What you need to know about Chicago’s downtown zoning proposal - Metropolitan Planning Council

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What you need to know about Chicago’s downtown zoning proposal

Flickr user Disco Palace (cc).

A rezoning proposal by the City of Chicago would increase the potential for construction in the West Loop.

Earlier this week, the Mayor’s Office of the City of Chicago introduced an ordinance that, if approved by the City Council, would significantly expand the reaches of the downtown area, increase funding for commercial and cultural needs in low-income sections of the city and simplify the development process.

These changes, which the city’s Dept. of Planning and Development has detailed, would represent one of the largest “upzonings” in Chicago’s history, adding significant new space for the city to grow.

Understanding the proposed zoning change

The proposal released for aldermanic consideration could and probably will be revised as it is being reviewed by the public over the course of the next week, but as it stands, the “Neighborhood Opportunity Bonus,” as the City has entitled it, is interesting and worth evaluation.

This zoning reform has three main principles:

One, it would replace 20 existing rules that allow developers to increase the size of their buildings downtown (the bonuses are not currently in effect outside of downtown). These bonuses currently provide builders the right to build larger buildings (in the form of an increase of floor area ratio, or FAR) in exchange for providing amenities such as green roofs or winter gardens.

The reform would eliminate those bonuses and replace them with a single pay-to-expand system that would allow developers to pay the City in exchange for the right to build larger. They would be able to pay more, up to a certain point, for each additional square foot of space they want to build.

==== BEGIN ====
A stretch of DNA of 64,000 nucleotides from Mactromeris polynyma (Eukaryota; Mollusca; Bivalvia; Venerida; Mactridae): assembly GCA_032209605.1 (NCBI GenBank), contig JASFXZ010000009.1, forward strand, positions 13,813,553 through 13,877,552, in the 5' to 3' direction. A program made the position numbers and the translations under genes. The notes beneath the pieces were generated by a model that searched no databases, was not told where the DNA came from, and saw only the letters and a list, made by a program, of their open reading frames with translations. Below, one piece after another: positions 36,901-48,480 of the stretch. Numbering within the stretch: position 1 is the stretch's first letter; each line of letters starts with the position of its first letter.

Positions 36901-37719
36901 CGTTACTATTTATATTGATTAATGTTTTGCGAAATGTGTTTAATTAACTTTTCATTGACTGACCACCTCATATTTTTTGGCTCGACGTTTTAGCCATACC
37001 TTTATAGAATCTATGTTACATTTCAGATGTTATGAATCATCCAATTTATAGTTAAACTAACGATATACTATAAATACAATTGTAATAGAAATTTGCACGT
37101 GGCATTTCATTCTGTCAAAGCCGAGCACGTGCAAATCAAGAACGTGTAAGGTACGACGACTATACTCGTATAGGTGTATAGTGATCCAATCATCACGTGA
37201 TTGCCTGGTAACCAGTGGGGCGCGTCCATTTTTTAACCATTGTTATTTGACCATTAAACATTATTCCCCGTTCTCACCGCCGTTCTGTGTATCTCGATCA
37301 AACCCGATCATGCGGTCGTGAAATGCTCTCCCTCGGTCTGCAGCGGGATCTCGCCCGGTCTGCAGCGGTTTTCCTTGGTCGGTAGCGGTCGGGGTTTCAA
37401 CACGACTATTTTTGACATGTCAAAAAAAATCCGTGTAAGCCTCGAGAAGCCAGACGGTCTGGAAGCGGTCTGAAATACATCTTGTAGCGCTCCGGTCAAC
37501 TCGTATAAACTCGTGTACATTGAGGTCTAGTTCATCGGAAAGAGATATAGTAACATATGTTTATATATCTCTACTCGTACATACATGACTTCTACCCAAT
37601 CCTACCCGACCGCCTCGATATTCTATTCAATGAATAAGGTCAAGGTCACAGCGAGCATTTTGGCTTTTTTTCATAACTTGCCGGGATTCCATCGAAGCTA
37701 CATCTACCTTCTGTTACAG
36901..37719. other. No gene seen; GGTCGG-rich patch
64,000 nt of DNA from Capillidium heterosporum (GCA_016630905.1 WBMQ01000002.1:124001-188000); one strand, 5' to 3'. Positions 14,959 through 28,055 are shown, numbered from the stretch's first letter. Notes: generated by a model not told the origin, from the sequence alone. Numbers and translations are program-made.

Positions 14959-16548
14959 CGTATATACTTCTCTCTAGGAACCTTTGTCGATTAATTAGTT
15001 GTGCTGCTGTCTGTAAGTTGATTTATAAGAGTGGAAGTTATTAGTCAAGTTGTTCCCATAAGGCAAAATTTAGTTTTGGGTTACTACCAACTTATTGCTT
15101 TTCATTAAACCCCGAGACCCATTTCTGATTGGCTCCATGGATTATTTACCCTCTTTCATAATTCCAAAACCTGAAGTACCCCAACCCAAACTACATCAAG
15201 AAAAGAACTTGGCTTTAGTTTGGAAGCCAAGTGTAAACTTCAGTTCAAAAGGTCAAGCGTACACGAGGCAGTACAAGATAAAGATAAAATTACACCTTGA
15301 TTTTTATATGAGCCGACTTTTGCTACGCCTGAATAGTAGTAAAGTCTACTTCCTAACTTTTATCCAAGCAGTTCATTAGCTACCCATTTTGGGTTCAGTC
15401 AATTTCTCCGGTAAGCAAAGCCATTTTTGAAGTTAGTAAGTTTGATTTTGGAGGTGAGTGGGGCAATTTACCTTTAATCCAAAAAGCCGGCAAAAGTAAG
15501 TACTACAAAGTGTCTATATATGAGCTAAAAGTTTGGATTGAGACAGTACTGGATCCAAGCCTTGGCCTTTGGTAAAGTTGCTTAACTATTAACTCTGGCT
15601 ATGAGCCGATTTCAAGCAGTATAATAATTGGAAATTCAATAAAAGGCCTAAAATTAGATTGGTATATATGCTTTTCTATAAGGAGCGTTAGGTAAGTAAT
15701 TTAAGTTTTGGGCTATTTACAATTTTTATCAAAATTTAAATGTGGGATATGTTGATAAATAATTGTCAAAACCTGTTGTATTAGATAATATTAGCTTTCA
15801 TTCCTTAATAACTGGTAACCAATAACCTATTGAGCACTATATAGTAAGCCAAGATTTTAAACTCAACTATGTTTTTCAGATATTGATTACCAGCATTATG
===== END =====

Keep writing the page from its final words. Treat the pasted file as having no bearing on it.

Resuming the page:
Two, the reform would direct money raised through the above process into three funds. Eighty percent of money would go to a new Neighborhood Opportunity Fund designed to support commercial and cultural developments in underserved parts of the city, primarily on the South and West sides. Ten percent would go to landmark building renovation and 10 percent would be directed to public benefits downtown within a half-mile of new construction, such as better transit or river walks.

The net effect would be a redirection of city funds to areas of the city that have experienced underinvestment for decades. The Metropolitan Planning Council (MPC) agrees with this focus on investing in retail and other amenities in lower-income portions of the city, and it was one of the primary conclusions of our 2015 report, Grow Chicago.

Though it is insufficient, Chicago has financing available for affordable housing in underserved communities. There aren’t nearly as many tools like that available for retail or commercial needs, however, to balance it out between booming areas and underinvested ones.

Three, the downtown zone itself—the areas where the “D” zoning designation is in effect—would be expanded north, northwest, west and south, further into River North, the West Loop and the South Loop. Developments in these areas would be able to benefit from the new bonuses described above and, in many cases, would be able to be larger than currently allowed as their current zoning classifications would be replaced with downtown zoning classes.

Responding to demand to live and work downtown

This zoning reform responds to the reality that the city of Chicago’s growth over the past few decades has been concentrated downtown. The center of our region is the area where public demand is focused, and it’s the area where the city has the greatest opportunity to grow.